It seems that the word “contract” has become a bad word as of late. It’s always seemed to have been a bad word in the martial arts industry.
Which seems strange because it’s how almost all business is done. It’s how you finance a car or mortgage your home. It’s how you purchase cable or satellite service, even some of your gym memberships.
A contract is:
a written or spoken agreement, esp. one concerning employment, sales, or tenancy, that is intended to be enforceable by law.
So a contract is just you giving your word to something and your word is all you got. Unfortunately, people don’t take their word very seriously and it leads to a lot of unworkability in the world.
They’ll make promises but want a back door in case they don’t fulfill it. They’ll also come up with well crafted, clever excuses or outright lies to cover their asses and to try to make themselves look better when they want out. Sound like any politicians you know?
I believe a lot of the reason contracts have such a negative stigma attached to them is because people don’t want to be held accountable and don’t want to have to keep their word.
Let’s look at a few of the differences between using contracts or not contracts in your business.
People can quit whenever they feel like
You don’t have to ask someone to commit to you
It’s an easier sell
People can quit whenever they feel like
People are not committed to you
No certainty about what you are going to make throughout the year
Very low average revenue per student
Student retention is more difficult
You have predictable cash flow
Most people who make commitments want to keep them
Student Retention is higher
High average revenue per student
It’s a harder sell
You have to have the tools to get them to see the value of your program
You are asking someone to commit to you
You have to deal with them if they want to quit
This is clearly not a exhaustive list, but it covers the basics. You have to find the balance that is right for you.
At our school we offer a combination. After a student’s initial trial period, they choose the program they’d like to continue training in and sign a contract. At the end of the contract they continue on a month to month basis as long as they continue training.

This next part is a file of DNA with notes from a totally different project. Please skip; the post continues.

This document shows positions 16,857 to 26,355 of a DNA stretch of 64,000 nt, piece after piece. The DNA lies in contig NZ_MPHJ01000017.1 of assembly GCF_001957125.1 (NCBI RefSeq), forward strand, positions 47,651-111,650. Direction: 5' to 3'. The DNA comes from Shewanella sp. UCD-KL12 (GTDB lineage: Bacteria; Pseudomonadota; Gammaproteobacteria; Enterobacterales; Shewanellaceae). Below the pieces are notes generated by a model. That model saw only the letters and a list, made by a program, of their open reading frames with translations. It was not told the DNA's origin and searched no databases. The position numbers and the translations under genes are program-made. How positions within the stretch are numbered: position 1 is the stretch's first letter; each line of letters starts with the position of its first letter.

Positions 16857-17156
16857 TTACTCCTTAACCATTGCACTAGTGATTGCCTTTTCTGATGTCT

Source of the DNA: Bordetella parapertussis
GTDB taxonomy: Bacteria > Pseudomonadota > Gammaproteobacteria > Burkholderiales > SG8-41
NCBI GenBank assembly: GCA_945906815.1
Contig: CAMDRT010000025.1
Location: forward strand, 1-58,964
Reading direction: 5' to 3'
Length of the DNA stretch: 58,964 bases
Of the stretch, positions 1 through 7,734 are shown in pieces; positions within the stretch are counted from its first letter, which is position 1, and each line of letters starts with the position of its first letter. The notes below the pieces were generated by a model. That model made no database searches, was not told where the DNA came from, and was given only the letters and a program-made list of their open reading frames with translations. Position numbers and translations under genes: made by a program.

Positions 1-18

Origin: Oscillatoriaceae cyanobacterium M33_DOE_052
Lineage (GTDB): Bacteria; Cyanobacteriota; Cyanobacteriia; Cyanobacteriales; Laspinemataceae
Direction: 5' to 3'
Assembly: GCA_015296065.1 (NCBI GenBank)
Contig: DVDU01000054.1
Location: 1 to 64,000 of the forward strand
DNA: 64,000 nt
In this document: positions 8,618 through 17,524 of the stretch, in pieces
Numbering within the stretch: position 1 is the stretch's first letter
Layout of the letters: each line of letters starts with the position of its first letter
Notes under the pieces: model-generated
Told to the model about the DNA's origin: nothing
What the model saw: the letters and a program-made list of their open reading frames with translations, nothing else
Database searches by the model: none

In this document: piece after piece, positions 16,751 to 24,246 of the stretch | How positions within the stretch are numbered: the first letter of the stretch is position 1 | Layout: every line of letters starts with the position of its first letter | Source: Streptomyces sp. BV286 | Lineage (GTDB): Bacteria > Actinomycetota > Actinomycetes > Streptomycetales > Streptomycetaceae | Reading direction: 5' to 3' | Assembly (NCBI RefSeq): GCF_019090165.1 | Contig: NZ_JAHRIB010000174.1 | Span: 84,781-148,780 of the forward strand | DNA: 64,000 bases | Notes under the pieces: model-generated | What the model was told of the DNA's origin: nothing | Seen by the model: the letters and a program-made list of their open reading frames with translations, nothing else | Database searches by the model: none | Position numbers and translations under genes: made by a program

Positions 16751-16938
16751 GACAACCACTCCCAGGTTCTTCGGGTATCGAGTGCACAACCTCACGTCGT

We’ve found that using contracts (or agreements as we call them) makes a huge difference. Our revenue coming in is steady, predictable and reliable. Our students stay longer, are committed to the program and become like family.
When a student, or parent of a student sees the value of the program and commits, it’s because they see what’s possible for themselves by training with us and the fact that it’s a contract is not big deal.
Contracts also happen to be entirely consistent with your program. You claim to be teaching integrity and perseverance so someone making a commitment and sticking to it is another valuable lesson there.
Students are giving their word to us that they’ll come and train hard and we are giving our word to them that we’ll be here and give them the best training and service anywhere.
Often times, instructors who don’t use contracts avoid them because they are afraid to ask for that kind of commitment from someone, have doubts about their own program or themselves, or have had bad experiences with contracts in the past.
It’s entirely your decision about whether or not to use contracts in your school. Personally, I believe you should have the confidence in yourself, your program and your school to ask for students to commit to a specified period of time.
Even if some may not like it, because they can’t come and go as they please, when you take it more seriously your students will too, and they will respect it.
About the Author:
Mr. Karstadt is the founder of 1 TKD Consulting and owns the longest running ITF Taekwon-Do school in Arizona, Karstadt Taekwon-Do in Phoenix, AZ with his father Master David Karstadt. He has been training since 1984, earned his Black Belt at the age of 8 and is currently an internationally renown intstructor teaching the culture, discipline, leadership and business skills of Taekwon-Do in classes and seminars to Instructors around the world. He has been a member of eight U.S. Taekwon-Do Teams and has traveled to 14 different countries competing in Taekwon-Do. He has won numerous medals at the World Championships and in international competition, most notably winning the 2004 World Championships in South Korea with two gold medals and the Men’s Team All Around Trophy. Mr. Karstadt currently resides in uptown Phoenix, Arizona with his wife and three children. Mr. Karstadt can be contacted by e-mail at firstname.lastname@example.org